Sign Up for ORTHOPRENEUR news & articles

Choose one or more mailing lists:
ORTHOPRENEUR eNewsletter
ORTHOPRENEUR Advertising Opportunities
ORTHOPRENEUR Product Updates
ORTHOPRENEUR All Updates
First Name:
Last Name:
Email Address:
Business Name:
Industry        Surgeon

Your privacy and data is important to us and we will never sell or use your information for any purpose other than stated.

Surgeon Leaves Clinical Practice to Focus on Hip Fracture Fixation System

Posted in Surgeon as Entrepreneur | Jun 2016 | Comments (0)

Tags: medical device developmententrepreneursurgeon entrepreneursinnovationcommercialization

Brian Thornes, Founder and CEO of X-Bolt Orthopaedics, left his surgeon residency in 2005—his last year in the program—to obtain his MBA and fully invest his time and skills into entrepreneurism.

During his residency, he invented the Ankle Syndesmosis TightRope (now licensed to Arthrex) to treat ankle fractures. Yearly TightRope sales top more than 30,000 units, and over 200,000 have been implanted worldwide, according to Thornes.

Following the success of TightRope, he left his residency to create X-Bolt, an expanding bolt device for the treatment of hip fractures.

The X-Bolt received its CE Mark in October 2011, and the company is working with Musculoskeletal Clinical Regulatory Advisers for the device’s FDA 510(k). Thornes expects FDA clearance later this quarter, and plans to commercialize and conduct clinical trials in the U.S. later this year.

ORTHOPRENEUR spoke to Thornes to learn more about the X-Bolt and his move from clinical work into entrepreneurism.

ORTHOPRENEUR: Why did you decide to leave the clinical world and embark on this business venture?

Brian Thornes_1_cropThornes:
I got the bug when I invented the TightRope. After seeing it take off clinically, I thought it was fun and easy. The X-Bolt is also fun, but it’s not so easy. It’s interesting because as a surgeon in Ireland, you’re generally a public employee, so you kind of know what your day–to-day is going to be. You’re juggling a lot of things when running a business, so it’s more interesting and more dynamic.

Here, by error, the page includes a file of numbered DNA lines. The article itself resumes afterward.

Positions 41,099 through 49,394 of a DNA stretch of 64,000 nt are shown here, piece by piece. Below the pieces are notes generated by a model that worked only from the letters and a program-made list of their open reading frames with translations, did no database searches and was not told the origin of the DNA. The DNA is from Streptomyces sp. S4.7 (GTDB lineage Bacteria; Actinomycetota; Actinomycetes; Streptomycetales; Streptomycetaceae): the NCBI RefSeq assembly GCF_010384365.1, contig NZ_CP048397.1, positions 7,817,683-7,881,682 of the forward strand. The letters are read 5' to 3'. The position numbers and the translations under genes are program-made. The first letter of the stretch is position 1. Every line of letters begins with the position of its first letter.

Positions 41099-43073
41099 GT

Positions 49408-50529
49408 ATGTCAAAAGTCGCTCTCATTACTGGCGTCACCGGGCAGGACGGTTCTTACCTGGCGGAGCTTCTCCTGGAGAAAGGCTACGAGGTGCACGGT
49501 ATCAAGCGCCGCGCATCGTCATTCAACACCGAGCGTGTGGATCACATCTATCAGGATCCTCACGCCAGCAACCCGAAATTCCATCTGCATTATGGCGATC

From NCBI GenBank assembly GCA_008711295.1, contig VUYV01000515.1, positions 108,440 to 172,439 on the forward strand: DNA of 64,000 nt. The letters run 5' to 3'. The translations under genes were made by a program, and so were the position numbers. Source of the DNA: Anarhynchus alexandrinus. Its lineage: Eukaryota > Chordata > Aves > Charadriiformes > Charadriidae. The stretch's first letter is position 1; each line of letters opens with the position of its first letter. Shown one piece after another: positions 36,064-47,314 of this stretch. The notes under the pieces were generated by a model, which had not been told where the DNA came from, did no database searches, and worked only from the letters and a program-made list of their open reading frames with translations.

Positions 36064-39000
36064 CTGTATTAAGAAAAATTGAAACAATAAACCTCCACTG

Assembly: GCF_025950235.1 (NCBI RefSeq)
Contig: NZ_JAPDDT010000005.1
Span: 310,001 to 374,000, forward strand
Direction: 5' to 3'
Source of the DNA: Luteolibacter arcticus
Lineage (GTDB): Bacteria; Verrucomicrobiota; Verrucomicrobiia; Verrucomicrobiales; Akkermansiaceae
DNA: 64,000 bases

The light bulb moment for the X-Bolt came in 2007 when I was putting up a plasma screen on my wall at home, using an expanding bolt. I was mostly trauma-trained, and I’m very aware of osteoporotic bone and the difficulties that surgeons have in getting good fixation particularly osteoporotic cancellous bone in the femoral head. I thought that this would be the type of device that is needed for fixation in hips. In 2008, I embarked on my first funding round. We raised €750,000 (~US $1 million) to fund initial prototyping and bring us up to getting the CE Mark, which we received in 2011.

ORTHOPRENEUR: What is the greatest challenge you faced with the commercialization of the X-Bolt, and how did you overcome it?

Thornes: Getting clinical evidence, because surgeons will not change their habits unless they have overwhelming clinical evidence to assume that [a new device] was better. In 2012, we started a clinical trial in the U.K. called WHiTE One, which stands for The Warwick Hip Trauma Evaluation. It was a 100-patient randomized control trial, which compared the X-Bolt against a standard sliding hip screw. It was just reported in The Bone & Joint Journal that there were 0% reoperations for the X-Bolt, and 6% for the screw group. We have proven that we are a safe and effective device.

To get physical superiority, we have just embarked on a 1,000-patient hip fracture trial. The company is investing €1 million (~$1.2 million) into that trial. It’s going to be in ten centers in the U.K. and we’ll report results in 2018. What we’re looking for is the reoperation rate. Classically, there’s about a 5% or 6% reoperation rate with hip fracture fixations. The problem is there’s a huge socioeconomic burden to have elderly patients readmitted and their hip fixation redone or converted to a total hip replacement. Per case, that probably adds an extra $80,000 to the hospital or the system. For the patient, it’s terrible because they become more dependent and may get infections and pressure sores, and it’s not good for an elderly patient to be debilitated for that length of time. The average age of hip fracture patients is 84, so they usually come in with a lot of other intercurrent illnesses. Every day they’re in the hospital incumbent, they run the risk of getting other complications—it’s like a spiral of doom when they’re not mobilizing.



Add comment

Security code
Refresh